How to Recruit and Hire The Best Ruby Developers for Your Team
One of the most useful software tools available to your developers is likely to be Ruby. Created in 1993 by Yukihiro “Matz” Matsumoto, this dynamic programming language has its roots in Perl and is most often paired with the Ruby on Rails framework.
Developers use Ruby on Rails to code the back end of mobile apps and desktop web applications. As an open-source framework, it comes with a large community of users who discuss issues, troubleshoot bugs, and generally keep it running smoothly. Companies can create and deploy applications quickly and provide ongoing maintenance.
The challenge facing CTOs and HR managers alike is recruiting Ruby experts. Unlike with Java or C#, fewer developers specialize in the language, though many are familiar with Ruby on Rails.
Here are some best practices when it comes time to hire Ruby developers:
Know Their Job
Your knowledge of a Ruby developer’s day-to-day work is key to finding and hiring the best and brightest.
- Talk the lingo. In your recruitment research, you’ve no doubt encountered terms such as Sinatra, gems, and truthy. Make sure this vocabulary rolls off the tongue easily so that you can get a real sense of your candidate’s experience and capabilities.
- Encourage collaboration. The ideal Ruby on Rails developer will understand that they don’t code in a silo. They are part of a larger team that collaborates on the company’s overall product development road map. Your future employee will appreciate both the back end and front end of the business.
- Give them space. Your typical Ruby on Rails developer will be hard at work on new features. Although these can come online quickly, an astute manager knows that developers may need some breathing room to deliver a premium product. Acknowledge this directly with your candidate, and you’ll be a step closer to winning their loyalty.
Test Their Skills
Clearly, expert knowledge in Ruby is at the top of your list for a developer’s skill set. This includes the most recent updates to the language itself and the Rails platform (or whichever platform you use). But not everyone has this level of knowledge. You risk overlooking your next great developer if you hold them to what may be an unreasonable standard. How versatile are they in other languages and frameworks? Likewise, don’t dismiss a candidate who knows Ruby but not Rails. They may, in fact, have a deeper grasp of the language itself.
Generally speaking, unless your candidate is just starting out, real-world experience is far more valuable than certifications. Yes, some developers may have Ruby Association certifications on their resumes, but that doesn’t give you a real sense of their connection to the larger community or their background sweating in the trenches on major projects. It’s better to learn that they’ve worked on open-source projects, spent their time actively posting on Ruby forums, or mentored fellow programmers.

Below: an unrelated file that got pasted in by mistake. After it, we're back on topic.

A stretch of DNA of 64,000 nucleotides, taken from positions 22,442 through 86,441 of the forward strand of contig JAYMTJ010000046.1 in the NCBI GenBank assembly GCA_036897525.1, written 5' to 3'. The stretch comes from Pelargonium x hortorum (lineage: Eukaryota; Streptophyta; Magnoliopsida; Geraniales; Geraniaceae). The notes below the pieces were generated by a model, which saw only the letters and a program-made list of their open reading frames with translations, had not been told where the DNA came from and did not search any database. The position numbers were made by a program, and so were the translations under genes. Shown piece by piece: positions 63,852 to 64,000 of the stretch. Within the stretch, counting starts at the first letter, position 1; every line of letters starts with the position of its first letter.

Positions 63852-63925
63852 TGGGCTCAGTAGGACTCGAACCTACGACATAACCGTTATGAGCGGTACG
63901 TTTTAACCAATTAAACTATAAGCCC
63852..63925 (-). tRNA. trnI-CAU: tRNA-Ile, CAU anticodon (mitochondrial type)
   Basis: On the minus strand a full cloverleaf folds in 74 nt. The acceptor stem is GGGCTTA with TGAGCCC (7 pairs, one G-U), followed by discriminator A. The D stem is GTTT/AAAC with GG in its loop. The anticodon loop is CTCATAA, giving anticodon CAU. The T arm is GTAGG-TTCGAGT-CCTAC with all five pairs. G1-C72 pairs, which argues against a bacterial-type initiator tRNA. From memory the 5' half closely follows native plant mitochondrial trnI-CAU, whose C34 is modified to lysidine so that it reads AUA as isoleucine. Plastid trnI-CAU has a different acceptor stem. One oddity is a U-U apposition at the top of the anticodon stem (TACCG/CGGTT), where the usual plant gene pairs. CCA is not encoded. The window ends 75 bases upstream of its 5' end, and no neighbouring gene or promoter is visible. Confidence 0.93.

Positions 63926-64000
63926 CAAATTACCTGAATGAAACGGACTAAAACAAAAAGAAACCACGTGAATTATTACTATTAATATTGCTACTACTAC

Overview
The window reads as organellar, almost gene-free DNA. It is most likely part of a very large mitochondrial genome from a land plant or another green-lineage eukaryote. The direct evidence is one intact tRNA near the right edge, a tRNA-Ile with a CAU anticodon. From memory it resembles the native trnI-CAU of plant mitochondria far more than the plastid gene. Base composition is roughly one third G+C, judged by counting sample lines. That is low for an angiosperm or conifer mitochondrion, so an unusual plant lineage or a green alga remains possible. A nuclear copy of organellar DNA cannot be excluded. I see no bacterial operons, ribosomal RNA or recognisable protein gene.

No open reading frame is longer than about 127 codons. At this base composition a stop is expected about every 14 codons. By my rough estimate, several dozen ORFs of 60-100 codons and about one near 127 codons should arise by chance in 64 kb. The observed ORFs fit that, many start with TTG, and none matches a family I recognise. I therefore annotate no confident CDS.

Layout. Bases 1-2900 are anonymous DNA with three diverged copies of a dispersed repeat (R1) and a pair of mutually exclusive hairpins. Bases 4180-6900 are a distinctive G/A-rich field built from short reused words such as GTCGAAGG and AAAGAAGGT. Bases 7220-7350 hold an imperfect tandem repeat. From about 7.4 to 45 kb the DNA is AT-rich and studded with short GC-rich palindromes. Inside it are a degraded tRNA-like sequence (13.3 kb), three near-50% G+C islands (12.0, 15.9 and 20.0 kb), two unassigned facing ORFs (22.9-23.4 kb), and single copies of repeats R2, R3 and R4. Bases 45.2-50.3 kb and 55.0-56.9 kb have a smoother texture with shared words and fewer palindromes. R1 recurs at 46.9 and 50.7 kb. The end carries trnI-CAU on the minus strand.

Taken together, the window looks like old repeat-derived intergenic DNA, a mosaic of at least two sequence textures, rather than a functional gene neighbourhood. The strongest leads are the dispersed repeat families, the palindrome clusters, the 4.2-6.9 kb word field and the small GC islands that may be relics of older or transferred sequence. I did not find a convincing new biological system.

No matter their level of knowledge, your process should be the same: Review their CV, conduct a phone interview, and administer a work sample test. Delve into their knowledge of Rails, skinny models and controllers, fat services, and testing protocols such as rspec and minitest.
Know What They Want
Simply put, Ruby developers want the freedom to produce exceptional work. Good software, like a good stew, takes time. Although Ruby can help developers work quickly, you will have a happier crew if you demonstrate commitment to the process, not just the product.
They also want the flexibility to develop software that’s test-driven and uses pair programming. This approach may cost a little more, but it ensures that knowledge is shared, which often yields a higher-quality product.
Jump into Online Forums
The online community that supports Ruby on Rails users is passionate and knowledgeable, so much so that the framework’s founder, David Heinemeier Hansson, continues to host and contribute to its official forum. Other popular portals are MetaRuby, Ruby-Forum, and Stack Overflow.
Ruby at the Ready for You
Ruby is an incredibly powerful language, and you deserve the best team in the business to implement it into your software. Jobsity has an expert lineup of developers in this and other languages in your time zone, ready to be an organic extension of your team. Drop us a note and let’s chat.
Santiago, COO at Jobsity, has been working on the web development industry for more than 15 years, assuming a variety of roles as UX/UI web designer, senior frontend developer, technical project manager and account manager, he has achieved a deep understanding of the development process and management, and developed strong communication skills with groups and clients. At present, Santiago runs the operations of Jobsity, managing offices in the United States, Ecuador and Colombia, leading a team of more than 100 developers, working on major projects for clients like NBC, GE, Bloomberg, Cargill, Pfizer, Disney and USA Today.